The Penguins hope they'll still be playing in early June because that means they'll have a chance to win the Stanley Cup.
That's the main reason, anyway.
For some guys, there's a second incentive: By then, they might have grown something actually resembling a playoff beard instead of the random whiskers now sprouting on their faces.
For every guy like Ryan Whitney, Ryan Malone or Max Talbot -- who modestly claims to grow the world's finest playoff beard -- in the Penguins' locker room, there is a Marc-Andre Fleury, Sidney Crosby or Kris Letang.
Members of the first group probably could morph from clean-shaven to a full-fledged lumberjack look if they'd devote a long weekend to it; those in the latter look as if they could be cleaned up with nothing more than a soapy washcloth and some vigorous rubbing.
That doesn't mean they aren't trying, though. In fact, several of Crosby's teammates accused him of attempting to get an unfair advantage.
"Sid got a pretty good head start on everyone," defenseman Brooks Orpik said. "I think he's been going for about a month. He's still got the patches of dirt all over his face still coming in."
Crosby, it should be noted, insists he didn't start his playoff beard until after the Penguins' regular-season home finale April 2. Regardless of the precise date, his beard remains a work-in-progress.
Which is probably more than could be said for that of Fleury, whose facial hair -- aside from a small patch beneath his lower lip -- is barely visible to the naked eye, and only when viewed with the proper backlighting.
"I have been [growing one], since day one," he said, laughing. "Pretty good, eh?"
Uh, no. But that might change, if Fleury keeps working at it until the end of the Penguins' playoff run. Or the end of the decade, maybe.
Penguins left winger Jarkko Ruutu, who scored the series-winning goal in their first-round victory against Ottawa, tied for third in a poll to determine the dirtiest player in the NHL.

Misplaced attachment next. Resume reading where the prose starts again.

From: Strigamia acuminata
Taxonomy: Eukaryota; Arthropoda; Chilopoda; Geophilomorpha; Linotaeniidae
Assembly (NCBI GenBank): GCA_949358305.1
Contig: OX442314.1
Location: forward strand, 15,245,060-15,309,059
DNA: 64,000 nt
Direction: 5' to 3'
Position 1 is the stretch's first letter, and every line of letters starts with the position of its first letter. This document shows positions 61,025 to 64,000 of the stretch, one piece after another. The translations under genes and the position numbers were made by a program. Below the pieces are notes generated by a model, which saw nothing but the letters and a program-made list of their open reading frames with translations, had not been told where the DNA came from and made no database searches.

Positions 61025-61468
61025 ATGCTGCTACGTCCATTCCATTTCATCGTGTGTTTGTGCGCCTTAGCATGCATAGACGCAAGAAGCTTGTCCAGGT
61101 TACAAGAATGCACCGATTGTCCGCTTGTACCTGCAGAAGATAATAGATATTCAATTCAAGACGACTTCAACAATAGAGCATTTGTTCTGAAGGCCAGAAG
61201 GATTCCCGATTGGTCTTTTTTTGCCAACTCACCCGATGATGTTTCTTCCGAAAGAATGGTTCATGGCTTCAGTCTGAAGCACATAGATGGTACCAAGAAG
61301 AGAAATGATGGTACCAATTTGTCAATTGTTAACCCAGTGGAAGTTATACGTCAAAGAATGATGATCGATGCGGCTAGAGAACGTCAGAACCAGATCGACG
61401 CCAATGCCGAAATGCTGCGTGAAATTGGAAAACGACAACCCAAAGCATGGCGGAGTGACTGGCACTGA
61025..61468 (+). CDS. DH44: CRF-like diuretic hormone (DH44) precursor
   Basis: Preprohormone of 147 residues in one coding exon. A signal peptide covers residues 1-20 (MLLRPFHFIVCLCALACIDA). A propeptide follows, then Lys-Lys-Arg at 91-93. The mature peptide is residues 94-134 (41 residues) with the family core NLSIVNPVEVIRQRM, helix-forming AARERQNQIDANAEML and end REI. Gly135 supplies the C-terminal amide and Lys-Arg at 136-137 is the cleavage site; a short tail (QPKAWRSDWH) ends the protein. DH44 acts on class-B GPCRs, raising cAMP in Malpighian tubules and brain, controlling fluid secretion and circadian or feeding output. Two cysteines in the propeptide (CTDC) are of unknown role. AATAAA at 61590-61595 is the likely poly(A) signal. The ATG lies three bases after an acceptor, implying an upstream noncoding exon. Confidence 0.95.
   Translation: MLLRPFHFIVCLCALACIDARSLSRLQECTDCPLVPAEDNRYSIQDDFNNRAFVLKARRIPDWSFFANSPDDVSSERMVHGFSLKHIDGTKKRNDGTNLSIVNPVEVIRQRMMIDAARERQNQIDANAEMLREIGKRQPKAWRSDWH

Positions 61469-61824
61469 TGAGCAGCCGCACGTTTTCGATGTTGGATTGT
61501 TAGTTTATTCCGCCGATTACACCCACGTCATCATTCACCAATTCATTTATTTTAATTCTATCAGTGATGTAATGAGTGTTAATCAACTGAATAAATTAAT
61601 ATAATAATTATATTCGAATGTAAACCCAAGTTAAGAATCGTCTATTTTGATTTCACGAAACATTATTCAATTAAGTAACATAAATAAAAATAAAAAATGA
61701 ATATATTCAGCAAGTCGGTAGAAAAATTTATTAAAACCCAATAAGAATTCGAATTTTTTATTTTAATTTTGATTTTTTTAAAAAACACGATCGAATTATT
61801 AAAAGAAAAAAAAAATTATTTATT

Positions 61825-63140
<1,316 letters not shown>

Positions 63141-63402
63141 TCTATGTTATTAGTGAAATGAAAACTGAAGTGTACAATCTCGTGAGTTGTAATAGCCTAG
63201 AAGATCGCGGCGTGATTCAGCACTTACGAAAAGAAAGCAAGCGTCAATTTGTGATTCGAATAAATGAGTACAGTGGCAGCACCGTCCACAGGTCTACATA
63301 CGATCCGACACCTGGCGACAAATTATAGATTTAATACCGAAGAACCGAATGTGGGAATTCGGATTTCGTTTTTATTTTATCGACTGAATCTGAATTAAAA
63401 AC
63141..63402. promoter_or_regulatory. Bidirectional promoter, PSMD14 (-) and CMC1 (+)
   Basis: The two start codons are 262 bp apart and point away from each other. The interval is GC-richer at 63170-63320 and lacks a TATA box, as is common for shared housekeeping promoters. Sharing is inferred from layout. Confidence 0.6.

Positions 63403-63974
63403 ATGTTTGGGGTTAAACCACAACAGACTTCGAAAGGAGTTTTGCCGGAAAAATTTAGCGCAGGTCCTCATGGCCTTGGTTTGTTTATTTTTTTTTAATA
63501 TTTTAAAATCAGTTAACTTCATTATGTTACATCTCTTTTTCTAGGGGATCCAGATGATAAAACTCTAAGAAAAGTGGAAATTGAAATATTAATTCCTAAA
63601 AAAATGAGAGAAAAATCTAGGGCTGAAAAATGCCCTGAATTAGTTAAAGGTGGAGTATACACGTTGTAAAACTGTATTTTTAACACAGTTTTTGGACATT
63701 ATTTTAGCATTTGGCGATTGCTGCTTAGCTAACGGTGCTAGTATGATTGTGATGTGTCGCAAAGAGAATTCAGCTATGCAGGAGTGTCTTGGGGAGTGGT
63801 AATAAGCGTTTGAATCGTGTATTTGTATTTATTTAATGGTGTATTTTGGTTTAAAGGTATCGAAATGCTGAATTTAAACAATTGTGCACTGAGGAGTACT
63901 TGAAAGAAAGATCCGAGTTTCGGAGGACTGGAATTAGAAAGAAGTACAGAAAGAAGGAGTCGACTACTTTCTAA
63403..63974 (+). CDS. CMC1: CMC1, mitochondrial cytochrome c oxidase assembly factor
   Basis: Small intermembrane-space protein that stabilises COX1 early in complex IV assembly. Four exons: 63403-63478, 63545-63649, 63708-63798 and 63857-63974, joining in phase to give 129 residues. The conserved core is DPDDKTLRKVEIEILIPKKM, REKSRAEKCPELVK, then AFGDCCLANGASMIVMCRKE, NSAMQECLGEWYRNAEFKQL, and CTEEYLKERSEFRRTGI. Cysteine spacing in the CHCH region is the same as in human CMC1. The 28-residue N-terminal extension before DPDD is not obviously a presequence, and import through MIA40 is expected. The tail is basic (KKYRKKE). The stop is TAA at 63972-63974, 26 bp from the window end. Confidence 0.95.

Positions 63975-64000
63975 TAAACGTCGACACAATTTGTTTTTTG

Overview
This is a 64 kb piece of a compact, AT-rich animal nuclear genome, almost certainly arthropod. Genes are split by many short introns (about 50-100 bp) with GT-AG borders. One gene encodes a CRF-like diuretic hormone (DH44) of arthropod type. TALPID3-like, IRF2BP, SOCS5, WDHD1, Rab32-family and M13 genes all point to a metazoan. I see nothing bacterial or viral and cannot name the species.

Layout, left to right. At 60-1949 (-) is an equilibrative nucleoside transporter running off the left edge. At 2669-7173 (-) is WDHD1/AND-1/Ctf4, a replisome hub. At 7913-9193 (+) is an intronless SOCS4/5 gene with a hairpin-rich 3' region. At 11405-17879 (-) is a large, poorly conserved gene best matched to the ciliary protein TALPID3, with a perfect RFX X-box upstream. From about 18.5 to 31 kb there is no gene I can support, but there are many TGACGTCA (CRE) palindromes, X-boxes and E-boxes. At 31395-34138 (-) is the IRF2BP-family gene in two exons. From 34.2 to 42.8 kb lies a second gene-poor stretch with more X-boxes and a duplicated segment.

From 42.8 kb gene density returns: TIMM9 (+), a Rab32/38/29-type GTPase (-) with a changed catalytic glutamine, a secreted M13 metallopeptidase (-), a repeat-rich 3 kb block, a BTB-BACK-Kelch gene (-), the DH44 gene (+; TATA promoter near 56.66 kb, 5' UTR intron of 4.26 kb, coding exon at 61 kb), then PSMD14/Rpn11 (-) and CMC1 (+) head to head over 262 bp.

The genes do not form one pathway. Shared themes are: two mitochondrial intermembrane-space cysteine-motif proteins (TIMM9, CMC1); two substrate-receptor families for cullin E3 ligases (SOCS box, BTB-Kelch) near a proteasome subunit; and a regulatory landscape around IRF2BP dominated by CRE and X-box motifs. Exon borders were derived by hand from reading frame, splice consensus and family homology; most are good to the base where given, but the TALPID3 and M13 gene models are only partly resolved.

It was conducted by Sports Illustrated and included feedback from 366 NHL players.
Ruutu received about 10 percent of the votes, putting him New York Rangers winger Sean Avery (24 percent) and Anaheim defenseman Chris Pronger (11 percent), even with Minnesota winger Chris Simon (10 percent) and ahead of Nashville winger Jordin Tootoo (9 percent).
"How come I'm not first?" Ruutu said, smiling. "I should be."
Ruutu makes no apologies for his whatever-it-takes mentality -- "I don't draw a line on what I can do and can't do," he said. "I'll do whatever it takes to win" -- and said he accepts that there are plusses and minuses to his reputation.
"It hurts me, in that refs [likely call more penalties on him]," he said. "But, at the same time, maybe it makes [opponents] keep their heads up a little more when I'm out there. It goes both ways.
"I've always had that since I played here, and I know that's nothing going to change."
Right winger Marian Hossa finished the Senators series with just one goal, but it wasn't for a lack of trying.
He put a team-high 24 shots on Ottawa goalie Martin Gerber, including nine in the Penguins' 3-1 victory in Game 4 Wednesday.
"I just tried to get open," Hossa said. "Whenever I have a chance, I'm trying to shoot now. Obviously, they didn't go in [during Game 4], but we won the game, and that's the most important thing."
Add another Western Pennsylvania product to the list of those with a chance to play in the NHL someday.
Western Michigan right winger Matt Clackson -- son of Kim Clackson, the rugged former Penguins defenseman -- has signed with Philadelphia, which selected him in the seventh round of the 2005 draft.
Clackson played two regular-season games with the Flyers' AHL affiliate, picking up 19 penalty minutes. He is a 2003 graduate of Peters Township High School and has a younger brother, Chris, who plays at Western Michigan.
Dave Molinari can be reached at DWMolinari@Yahoo.com .